Last night saw the opening of Fragmentary Ancestors Figurines from Koma Land exhibition. Over the last few days, with excitement building and staff working feverishly to meet the deadline, there has been a quite a buzz around the Museum. With about an hour to go before the guests started arriving the last banner was hung, the final display case window was secured and the ‘deep’ cleaning carried out.
Alan Seabright the photographer from the Manchester Art Gallery took photographs of the exhibition space, which I have to say, though I have to declare an interest naturally, looks stunning. Peter Farmer’s palette of warm reds and terracotta orange gives the space a a sense of vibrancy that does a lot to dispel the stereotypical image of Africa as a ‘Dark Continent’.
But it is the figurines, so full of character, and it seems latent power, that dominate the gallery. Some people have compared them to gargoyles but this is to do them a disservice. There is a healthy vitality about them still. They really are spectacular and Alan the technician and Irit from the conservation team have created mounts that show them to best advantage. Personal favourites are the anencephalic head, the horse or camel rider and a piece I refer to fondly as ‘Fungus the Bogeyman’ .
They are not just inert exhibits they inspire in the viewer a desire to personalise them, to refer to them as people. The figurine with a Mohican is a dead ringer, in my opinion, for Robert de Niro in Taxi Driver! They invite these sorts of comparisons with popular culture and its going to be very interesting over the next six months to see what other comparisons are made.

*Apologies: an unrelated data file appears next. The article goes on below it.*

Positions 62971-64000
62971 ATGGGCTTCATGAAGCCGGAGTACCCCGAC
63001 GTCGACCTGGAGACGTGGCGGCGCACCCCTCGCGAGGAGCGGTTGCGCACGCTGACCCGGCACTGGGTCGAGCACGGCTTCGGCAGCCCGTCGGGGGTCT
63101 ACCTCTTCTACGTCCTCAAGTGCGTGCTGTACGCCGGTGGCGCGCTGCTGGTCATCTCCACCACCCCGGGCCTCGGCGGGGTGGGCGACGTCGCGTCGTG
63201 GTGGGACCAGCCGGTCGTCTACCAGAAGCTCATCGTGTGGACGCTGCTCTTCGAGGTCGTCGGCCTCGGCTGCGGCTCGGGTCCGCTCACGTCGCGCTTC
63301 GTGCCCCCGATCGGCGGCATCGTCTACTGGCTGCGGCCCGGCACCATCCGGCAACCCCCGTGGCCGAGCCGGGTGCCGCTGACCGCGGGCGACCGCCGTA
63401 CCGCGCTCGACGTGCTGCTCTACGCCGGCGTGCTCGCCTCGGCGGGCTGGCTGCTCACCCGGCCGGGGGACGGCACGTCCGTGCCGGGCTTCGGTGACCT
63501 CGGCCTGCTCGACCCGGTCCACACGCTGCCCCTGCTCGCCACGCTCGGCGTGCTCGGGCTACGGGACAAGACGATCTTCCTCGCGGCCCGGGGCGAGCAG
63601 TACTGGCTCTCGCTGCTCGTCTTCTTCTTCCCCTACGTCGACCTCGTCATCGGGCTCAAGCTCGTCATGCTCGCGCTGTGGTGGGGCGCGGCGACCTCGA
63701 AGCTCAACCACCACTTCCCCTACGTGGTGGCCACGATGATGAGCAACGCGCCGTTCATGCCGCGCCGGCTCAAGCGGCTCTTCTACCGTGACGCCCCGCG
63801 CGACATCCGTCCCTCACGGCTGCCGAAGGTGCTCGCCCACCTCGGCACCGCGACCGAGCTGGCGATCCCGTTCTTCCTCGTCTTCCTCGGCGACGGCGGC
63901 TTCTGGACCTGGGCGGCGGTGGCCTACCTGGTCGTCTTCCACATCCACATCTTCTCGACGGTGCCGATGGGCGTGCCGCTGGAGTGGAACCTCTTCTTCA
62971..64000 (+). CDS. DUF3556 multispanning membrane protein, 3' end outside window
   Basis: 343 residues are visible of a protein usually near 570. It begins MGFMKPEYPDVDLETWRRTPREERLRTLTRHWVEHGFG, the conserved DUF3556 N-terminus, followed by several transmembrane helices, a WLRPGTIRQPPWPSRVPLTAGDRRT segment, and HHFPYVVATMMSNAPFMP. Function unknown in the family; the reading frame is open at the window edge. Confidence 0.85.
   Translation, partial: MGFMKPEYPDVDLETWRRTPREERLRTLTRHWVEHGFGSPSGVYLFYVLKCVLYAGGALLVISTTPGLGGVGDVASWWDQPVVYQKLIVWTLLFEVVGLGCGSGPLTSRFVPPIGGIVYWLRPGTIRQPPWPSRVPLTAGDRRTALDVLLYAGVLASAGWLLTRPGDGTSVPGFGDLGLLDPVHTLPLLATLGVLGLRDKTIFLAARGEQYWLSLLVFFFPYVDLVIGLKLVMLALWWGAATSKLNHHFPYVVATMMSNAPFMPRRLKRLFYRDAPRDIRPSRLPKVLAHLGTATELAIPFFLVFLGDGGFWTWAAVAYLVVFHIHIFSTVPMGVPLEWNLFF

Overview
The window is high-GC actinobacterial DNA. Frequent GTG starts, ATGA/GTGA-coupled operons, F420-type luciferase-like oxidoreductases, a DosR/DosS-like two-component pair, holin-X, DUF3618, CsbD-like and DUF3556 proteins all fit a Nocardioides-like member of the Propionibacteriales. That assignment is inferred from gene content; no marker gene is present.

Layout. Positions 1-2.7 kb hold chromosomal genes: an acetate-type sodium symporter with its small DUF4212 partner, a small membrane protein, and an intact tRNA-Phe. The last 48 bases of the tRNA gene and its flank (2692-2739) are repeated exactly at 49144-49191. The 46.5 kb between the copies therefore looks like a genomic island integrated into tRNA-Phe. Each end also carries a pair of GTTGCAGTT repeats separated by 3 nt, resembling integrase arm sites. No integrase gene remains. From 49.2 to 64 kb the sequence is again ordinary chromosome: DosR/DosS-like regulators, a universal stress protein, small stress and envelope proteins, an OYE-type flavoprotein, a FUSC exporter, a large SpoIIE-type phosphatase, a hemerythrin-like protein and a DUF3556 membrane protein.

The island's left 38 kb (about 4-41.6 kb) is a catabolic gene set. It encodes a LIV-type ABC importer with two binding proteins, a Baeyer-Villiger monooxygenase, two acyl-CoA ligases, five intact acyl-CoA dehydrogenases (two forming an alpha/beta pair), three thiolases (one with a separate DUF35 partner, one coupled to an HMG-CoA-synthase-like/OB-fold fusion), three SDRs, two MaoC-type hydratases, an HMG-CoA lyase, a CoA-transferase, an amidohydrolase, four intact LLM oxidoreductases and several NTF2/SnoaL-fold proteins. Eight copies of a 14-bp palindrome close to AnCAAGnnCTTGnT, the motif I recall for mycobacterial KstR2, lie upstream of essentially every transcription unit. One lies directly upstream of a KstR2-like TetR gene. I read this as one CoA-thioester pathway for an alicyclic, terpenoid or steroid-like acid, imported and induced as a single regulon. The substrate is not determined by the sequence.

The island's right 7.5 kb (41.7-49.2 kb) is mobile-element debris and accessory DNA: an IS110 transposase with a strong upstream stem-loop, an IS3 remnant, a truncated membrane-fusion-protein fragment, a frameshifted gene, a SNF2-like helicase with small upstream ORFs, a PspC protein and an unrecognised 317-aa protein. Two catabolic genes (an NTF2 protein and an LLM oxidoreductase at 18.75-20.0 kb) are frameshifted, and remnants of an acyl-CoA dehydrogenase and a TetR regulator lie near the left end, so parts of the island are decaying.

At the opening Museum Director Dr Nick Merriman, Prof Tim Insoll, Prof Ben Kankpeyeng and Mr Ben Saibu gave short speeches. The latter’s speech was a barn-storming performance that managed to reference Martin Luther King, Olaudah Equiano and Wilfrid Owen.
Prof Kankpeyeng had warned the audience beforehand that the combination of lawyer and politician was a dangerous combination and if the audience’s response was anything to go by, Mr Saibu’s party would have won by a landslide had an election been held on the day of the opening.
There is a programme of events and activities with a tour of the gallery by Professor Insoll and Professor Kankpeyeng on Saturday and a lecture on Monday afternoon before our Ghanaian guests return home on Tuesday. Fragmentary Ancestors Figurines from Koma Land Ghana can be seen at Manchester Museum until 5th May 2014. This is the first time the figurines have been shown in the UK with the approval of the Ghanaian authorities.